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'Abysmal' Turnout In Holyoke, But 'Very Good Set Of Options' For Voters In November

A polling place sign.
Adam Frenier
A polling place sign.

Tuesday was preliminary election day in a few western Massachusetts communities. In the race for Holyoke mayor, City Councilor Michael Sullivan and Joshua Garcia, who's the town administrator in Blandford, advanced to November's general election.

They were the top two finishers in a seven-person field. After his victory, Sullivan said there are several issues he'll continue to focus on.

"We've got to bring some business and good-paying jobs back to the Holyoke," Sullivan said. "Gotta take back control of our schools, and we really, really gotta rebuild our infrastructure."

Garcia, who came in second, said better management is needed to accomplish those things.

"Each of these elements of very dependent on how well we operate internally as a local government, and I think that's where we are failing," he said.

Panelist Mike Dobbs said it would be easy to see this race as "old Holyoke" against "new Holyoke."

"We're talking about a Latinx candidate who's made it to the November ballot versus a veteran city councilor of Irish American extraction who's on the ballot as well," Dobbs said. "But I don't think it's quite that easy."

Dobbs said he believes the main theme is the "aftermath of the Morse administration," and all that remains to be done in Holyoke following the departure of Mayor Alex Morse to his new job in Provincetown. 

Dobbs noted that Garcia, as a town official, knows how to deal with the state, while Sullivan, as a city councilor, has a "completely different point of view on municipal government."

"I think this is going to give the voters of Holyoke a very, very good set of options in terms of the candidates and what they represent," Dobbs said.

Garcia's strong showing came despite only being fifth in money raised during the campaign, according to the latest state data.

Panelist Carrie Saldo found that result really interesting.

"Because we usually talk about money being really key in politics and this race really proved that wrong. Money didn't seem to be as big of an issue," Saldo said. "I think for both of these guys, job [No.] 1 is going to be voter turnout."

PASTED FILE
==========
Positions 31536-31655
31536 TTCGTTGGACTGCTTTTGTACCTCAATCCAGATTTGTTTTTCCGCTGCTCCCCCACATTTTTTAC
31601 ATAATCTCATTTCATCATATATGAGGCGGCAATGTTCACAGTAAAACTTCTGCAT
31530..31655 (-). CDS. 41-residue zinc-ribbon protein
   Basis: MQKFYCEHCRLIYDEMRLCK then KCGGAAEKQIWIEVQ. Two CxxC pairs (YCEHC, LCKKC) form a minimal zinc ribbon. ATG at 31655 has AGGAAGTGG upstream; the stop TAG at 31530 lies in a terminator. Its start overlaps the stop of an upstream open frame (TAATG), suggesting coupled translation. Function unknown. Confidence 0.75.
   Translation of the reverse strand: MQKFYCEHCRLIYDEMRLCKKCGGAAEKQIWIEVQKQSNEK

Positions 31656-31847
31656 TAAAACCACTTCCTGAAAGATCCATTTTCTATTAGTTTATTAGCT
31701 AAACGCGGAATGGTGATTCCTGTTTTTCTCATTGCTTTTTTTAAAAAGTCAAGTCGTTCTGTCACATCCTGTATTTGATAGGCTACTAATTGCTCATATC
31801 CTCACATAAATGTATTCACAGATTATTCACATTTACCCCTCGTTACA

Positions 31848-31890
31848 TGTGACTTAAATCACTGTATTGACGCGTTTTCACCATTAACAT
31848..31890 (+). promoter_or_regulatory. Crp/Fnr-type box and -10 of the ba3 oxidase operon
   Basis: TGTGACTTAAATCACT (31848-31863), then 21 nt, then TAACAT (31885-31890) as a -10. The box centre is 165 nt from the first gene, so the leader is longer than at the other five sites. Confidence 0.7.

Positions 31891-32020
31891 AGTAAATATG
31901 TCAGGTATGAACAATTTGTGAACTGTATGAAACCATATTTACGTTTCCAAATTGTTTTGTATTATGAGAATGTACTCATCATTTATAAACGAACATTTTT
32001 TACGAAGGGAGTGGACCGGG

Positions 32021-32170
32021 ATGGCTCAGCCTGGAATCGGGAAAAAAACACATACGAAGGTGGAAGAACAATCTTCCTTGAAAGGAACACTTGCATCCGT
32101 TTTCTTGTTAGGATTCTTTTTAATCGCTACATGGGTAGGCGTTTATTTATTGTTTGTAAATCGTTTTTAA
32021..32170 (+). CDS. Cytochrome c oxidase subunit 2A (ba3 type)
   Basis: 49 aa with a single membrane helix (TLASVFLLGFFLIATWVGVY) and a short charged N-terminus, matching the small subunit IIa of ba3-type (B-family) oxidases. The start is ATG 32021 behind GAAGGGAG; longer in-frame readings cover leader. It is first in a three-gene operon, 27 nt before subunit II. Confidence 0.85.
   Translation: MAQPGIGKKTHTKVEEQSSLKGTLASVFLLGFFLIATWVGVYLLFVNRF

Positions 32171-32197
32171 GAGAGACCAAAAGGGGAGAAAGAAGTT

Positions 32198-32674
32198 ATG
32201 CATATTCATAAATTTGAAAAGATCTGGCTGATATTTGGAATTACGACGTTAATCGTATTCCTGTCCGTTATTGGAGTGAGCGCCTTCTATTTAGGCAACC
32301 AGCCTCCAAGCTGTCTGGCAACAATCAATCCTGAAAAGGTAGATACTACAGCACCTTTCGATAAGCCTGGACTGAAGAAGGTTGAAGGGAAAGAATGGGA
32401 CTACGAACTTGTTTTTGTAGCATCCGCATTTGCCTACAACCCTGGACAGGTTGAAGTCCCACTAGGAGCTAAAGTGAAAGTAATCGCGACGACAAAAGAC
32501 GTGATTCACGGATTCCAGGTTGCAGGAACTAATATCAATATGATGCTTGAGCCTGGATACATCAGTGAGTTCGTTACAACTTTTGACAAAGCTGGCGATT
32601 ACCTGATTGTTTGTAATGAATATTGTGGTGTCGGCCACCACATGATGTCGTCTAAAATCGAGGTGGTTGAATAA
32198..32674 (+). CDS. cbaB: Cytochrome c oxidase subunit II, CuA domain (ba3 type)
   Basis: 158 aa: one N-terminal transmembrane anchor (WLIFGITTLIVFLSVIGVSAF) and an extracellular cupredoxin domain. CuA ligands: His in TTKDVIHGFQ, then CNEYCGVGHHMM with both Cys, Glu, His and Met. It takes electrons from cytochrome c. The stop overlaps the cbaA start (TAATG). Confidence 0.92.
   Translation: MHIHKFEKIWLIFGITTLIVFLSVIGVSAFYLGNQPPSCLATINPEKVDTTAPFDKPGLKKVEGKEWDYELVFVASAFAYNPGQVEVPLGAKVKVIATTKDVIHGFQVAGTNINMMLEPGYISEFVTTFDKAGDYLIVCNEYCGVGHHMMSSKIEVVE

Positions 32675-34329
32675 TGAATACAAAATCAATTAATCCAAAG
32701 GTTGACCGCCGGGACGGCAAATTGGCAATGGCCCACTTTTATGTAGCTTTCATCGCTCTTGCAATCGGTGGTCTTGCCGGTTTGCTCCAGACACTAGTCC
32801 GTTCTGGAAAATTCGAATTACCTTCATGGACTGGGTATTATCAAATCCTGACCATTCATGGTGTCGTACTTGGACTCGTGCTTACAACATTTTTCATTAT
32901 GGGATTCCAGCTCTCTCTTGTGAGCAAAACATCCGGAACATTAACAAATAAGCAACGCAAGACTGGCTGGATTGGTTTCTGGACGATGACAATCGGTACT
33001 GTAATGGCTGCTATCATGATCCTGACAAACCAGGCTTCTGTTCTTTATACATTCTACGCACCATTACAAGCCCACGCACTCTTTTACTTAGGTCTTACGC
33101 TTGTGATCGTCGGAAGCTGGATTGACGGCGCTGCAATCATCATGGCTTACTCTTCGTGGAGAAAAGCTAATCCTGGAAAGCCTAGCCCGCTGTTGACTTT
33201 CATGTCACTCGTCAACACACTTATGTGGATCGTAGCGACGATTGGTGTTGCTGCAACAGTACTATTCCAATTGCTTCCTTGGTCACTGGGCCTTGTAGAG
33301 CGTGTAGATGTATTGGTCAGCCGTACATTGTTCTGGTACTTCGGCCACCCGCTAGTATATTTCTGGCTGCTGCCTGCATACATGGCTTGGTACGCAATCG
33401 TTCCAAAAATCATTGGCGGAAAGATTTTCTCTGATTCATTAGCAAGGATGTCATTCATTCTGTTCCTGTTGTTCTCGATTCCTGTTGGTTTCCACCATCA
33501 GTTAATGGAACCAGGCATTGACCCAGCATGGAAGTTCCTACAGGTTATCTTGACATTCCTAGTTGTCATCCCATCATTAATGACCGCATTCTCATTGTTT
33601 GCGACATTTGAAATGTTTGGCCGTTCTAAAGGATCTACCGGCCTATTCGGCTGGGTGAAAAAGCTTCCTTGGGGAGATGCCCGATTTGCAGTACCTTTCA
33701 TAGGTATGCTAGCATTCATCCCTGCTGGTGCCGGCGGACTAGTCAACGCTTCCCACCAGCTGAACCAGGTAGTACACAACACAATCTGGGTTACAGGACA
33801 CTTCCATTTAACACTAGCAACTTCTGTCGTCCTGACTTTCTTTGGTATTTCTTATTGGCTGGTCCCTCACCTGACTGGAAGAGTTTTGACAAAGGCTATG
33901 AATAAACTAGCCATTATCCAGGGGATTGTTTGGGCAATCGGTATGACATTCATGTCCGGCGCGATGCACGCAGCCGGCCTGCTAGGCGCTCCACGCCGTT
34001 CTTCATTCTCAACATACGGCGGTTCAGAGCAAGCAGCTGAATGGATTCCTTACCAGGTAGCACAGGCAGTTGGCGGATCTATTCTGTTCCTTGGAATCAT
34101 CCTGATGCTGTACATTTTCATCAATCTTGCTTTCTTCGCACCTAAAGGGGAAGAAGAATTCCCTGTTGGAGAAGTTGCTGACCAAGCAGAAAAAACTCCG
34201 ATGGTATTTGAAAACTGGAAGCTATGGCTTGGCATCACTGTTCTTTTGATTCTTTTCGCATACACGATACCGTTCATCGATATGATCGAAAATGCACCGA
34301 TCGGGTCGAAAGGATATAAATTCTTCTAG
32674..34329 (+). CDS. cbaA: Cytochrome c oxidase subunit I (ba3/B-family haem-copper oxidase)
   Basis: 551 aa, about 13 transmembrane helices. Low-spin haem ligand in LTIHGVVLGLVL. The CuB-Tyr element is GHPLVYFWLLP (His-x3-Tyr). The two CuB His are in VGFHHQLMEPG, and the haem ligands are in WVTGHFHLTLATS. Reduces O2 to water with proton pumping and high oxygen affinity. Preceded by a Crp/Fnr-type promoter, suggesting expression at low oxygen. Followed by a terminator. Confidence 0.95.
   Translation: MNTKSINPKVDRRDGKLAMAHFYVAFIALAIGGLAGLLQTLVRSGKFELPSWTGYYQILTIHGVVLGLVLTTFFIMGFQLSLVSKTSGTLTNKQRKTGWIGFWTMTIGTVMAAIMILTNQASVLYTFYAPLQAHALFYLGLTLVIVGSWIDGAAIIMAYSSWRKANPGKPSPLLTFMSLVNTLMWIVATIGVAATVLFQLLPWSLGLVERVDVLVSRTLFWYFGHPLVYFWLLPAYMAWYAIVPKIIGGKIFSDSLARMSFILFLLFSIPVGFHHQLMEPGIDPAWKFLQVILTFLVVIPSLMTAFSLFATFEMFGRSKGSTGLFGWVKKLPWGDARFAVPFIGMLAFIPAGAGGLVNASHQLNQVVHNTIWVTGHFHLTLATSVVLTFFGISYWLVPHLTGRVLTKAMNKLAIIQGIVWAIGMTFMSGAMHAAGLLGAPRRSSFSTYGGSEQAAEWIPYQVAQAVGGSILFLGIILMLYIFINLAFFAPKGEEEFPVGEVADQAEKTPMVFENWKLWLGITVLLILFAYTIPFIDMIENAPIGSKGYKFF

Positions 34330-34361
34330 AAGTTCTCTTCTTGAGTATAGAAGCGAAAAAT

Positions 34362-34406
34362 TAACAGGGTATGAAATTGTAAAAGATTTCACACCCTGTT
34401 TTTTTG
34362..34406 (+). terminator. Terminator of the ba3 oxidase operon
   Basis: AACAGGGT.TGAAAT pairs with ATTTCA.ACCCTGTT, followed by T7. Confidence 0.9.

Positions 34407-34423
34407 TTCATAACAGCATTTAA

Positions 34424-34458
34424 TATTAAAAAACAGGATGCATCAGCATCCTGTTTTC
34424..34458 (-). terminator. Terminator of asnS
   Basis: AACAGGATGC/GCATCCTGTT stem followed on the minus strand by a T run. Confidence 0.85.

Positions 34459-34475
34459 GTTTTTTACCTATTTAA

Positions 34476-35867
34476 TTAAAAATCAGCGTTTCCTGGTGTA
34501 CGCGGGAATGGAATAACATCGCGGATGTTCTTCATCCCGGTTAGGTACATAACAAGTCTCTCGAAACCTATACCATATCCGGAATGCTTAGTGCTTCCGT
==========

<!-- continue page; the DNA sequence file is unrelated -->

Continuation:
Saldo noted that turnout in local preliminary races is often low, but the roughly 19% in Holyoke was "abysmal" given there were seven candidates on the ballot.

Also this week, Massachusetts lawmakers released a bill with wide-ranging reforms to veterans care. The bill calls for changes in how the Holyoke Soldiers' Home is operated. The state-run facility was the site of a COVID-19 outbreak where more than 70 veterans died last year. Two leaders of the Soldiers' Home are facing criminal neglect charges over their handling of the crisis.

The bill calls for a new advisory panel to oversee the facility, and another in eastern Mass., and creating an ombudsman position to field complaints from staff and residents.

Officials in Springfield this week began an outreach effort to get more young people vaccinated against COVID-19. Students with parental permission began receiving shots at Central High School, and some of them begged their classmates to do the same, including Olivia Romito.

“I don't like getting shots in general, I'm scared of needles, so I was just very anxious about it,” she said. “But it's not that bad. Suck it up. You're going to have to do stuff you don't want to do your whole life.”

Health officials say, of late, there's been more cases in people under 20 than any other age group in Springfield. The vaccination rate for 12 to 19-year-olds is less than 40% in the city.


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